Orostachys chanetii is a succulent plant that forms small rosettes of grayish-green leaves with red tones. The rosettes grow up to 2 inches…
The common cold-hardy succulents shown here can handle northern winters, snow, rainstorms (if given excellent drainage) and summer dry spells.
Most cold-hardy succulents are in the genera Sedum and Sempervivum.
Trailing varieties are lovely as ground covers and in rock gardens, terraces and hanging baskets. Larger-leaved Mexican sedums (such as burro tail) are less tolerant of damp cold and need to be overwintered indoors or kept in greenhouses. Shrub sedums die back in winter and return in spring. All produce clusters of star-shaped blooms.
Vertical tapestry of several varieties of sedum
Sempervivum (hen and chicks)
These resemble echeverias but rosettes have thinner, pointed leaves and a more compact, spherical form. A similar genus, sometimes lumped with Sempervivum, is Jovibarba. These and Rosularia resemble sempervivums and have similar cultivation requirements. Learn more about "semps" and see photos of dozens of beautiful varieties at Mountain Crest Gardens.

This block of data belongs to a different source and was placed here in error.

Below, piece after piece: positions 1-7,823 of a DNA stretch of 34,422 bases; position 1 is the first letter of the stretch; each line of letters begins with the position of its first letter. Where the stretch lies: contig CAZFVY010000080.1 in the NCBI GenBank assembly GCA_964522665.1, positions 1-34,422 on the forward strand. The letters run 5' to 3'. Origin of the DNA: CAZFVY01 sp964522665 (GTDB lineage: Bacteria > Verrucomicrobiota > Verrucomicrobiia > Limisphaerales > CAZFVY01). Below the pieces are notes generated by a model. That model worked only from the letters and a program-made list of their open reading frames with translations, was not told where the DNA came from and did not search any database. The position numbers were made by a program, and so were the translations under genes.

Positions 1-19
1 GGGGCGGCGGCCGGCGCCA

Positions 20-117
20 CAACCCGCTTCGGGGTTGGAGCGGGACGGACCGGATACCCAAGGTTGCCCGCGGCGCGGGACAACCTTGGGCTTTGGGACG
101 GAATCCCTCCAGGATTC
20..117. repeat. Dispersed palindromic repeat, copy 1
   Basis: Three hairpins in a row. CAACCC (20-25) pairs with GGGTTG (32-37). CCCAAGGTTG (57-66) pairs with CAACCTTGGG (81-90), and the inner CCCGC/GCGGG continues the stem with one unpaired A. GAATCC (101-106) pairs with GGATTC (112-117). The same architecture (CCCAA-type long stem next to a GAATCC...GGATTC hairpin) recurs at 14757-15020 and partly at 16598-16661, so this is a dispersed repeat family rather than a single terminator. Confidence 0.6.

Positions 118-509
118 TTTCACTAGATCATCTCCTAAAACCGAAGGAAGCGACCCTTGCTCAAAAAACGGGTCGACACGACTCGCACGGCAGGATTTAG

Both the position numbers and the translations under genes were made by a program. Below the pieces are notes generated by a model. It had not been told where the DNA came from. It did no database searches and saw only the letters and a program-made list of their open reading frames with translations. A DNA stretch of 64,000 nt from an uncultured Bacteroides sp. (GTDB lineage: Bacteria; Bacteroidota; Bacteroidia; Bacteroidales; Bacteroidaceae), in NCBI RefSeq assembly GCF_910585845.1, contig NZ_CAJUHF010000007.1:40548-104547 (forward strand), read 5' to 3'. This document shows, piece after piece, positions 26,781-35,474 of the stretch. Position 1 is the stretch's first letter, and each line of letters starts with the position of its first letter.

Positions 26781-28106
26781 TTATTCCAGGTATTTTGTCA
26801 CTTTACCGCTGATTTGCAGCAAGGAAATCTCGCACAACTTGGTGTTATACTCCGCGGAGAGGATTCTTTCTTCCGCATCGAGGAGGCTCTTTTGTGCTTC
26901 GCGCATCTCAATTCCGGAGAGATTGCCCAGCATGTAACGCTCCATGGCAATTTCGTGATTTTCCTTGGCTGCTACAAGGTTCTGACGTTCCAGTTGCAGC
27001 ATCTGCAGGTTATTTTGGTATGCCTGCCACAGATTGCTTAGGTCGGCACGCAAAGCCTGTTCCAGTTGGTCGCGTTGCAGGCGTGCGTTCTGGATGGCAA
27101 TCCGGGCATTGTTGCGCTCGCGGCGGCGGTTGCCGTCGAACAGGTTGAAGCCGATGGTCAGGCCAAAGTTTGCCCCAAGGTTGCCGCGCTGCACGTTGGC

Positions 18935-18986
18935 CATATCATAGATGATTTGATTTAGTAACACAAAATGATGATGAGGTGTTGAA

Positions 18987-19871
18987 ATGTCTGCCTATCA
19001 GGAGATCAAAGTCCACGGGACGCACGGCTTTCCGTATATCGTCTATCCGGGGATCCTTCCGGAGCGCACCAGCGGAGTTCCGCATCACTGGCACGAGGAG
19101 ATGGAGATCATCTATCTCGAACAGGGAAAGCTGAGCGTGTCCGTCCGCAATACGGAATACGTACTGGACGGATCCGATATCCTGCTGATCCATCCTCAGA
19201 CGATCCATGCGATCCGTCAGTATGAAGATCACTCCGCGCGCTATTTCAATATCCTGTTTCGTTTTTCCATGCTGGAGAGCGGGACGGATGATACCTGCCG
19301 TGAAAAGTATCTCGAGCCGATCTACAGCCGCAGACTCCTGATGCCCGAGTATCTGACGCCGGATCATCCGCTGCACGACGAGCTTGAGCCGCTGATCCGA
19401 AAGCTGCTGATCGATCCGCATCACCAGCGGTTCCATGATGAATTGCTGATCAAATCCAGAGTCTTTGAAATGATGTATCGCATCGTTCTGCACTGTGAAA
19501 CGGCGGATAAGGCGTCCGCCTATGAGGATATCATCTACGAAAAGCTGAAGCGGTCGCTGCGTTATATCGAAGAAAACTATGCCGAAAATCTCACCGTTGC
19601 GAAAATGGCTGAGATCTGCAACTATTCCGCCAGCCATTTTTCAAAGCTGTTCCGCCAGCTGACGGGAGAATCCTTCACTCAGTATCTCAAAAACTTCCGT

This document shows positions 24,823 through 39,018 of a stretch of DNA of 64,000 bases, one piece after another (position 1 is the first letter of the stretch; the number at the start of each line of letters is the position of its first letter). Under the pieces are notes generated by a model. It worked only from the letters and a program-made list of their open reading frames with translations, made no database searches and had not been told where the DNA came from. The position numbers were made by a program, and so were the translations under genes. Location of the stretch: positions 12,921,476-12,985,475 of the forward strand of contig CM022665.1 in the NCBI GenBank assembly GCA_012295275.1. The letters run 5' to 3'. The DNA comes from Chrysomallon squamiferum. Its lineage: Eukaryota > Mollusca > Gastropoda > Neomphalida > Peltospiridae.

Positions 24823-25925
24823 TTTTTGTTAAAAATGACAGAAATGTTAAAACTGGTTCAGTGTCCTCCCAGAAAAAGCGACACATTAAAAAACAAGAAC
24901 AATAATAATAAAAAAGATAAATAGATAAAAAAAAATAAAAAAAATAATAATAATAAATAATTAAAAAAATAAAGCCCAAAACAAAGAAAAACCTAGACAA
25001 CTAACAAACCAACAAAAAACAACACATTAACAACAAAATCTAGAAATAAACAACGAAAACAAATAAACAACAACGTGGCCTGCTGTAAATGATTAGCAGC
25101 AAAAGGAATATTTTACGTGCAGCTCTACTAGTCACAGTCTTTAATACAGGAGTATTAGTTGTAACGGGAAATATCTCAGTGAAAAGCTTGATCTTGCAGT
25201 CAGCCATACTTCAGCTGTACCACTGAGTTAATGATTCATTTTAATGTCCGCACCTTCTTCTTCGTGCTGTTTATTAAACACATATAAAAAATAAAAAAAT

Certain species of Agave, cacti and ice plants also can handle all but the coldest climates.
Agaves that are cold-hardy (if kept dry) include A. ‘Baccarat’, which can go to zero degrees F. For more on agaves, yuccas and cacti for northerly climates, see the Cold-Climate Succulent Gardens section of Designing with Succulents (2nd ed.).
These ice plants have satiny, daisylike flowers in brilliant hues of pink, orange, red, yellow, purple and combinations thereof. They make great rock garden plants.
Little known but well worth having are cold-hardy lewisias and orostachys.
Native to the Pacific Northwest, this genus is named after explorer Meriwether Lewis of the Lewis & Clark Expedition. Lewisia has been extensively hybridized, resulting in vivid-hued cultivars.
This intriguing annual makes a great pot plant. When bred with Sedum the intergeneric cross is Sedoro.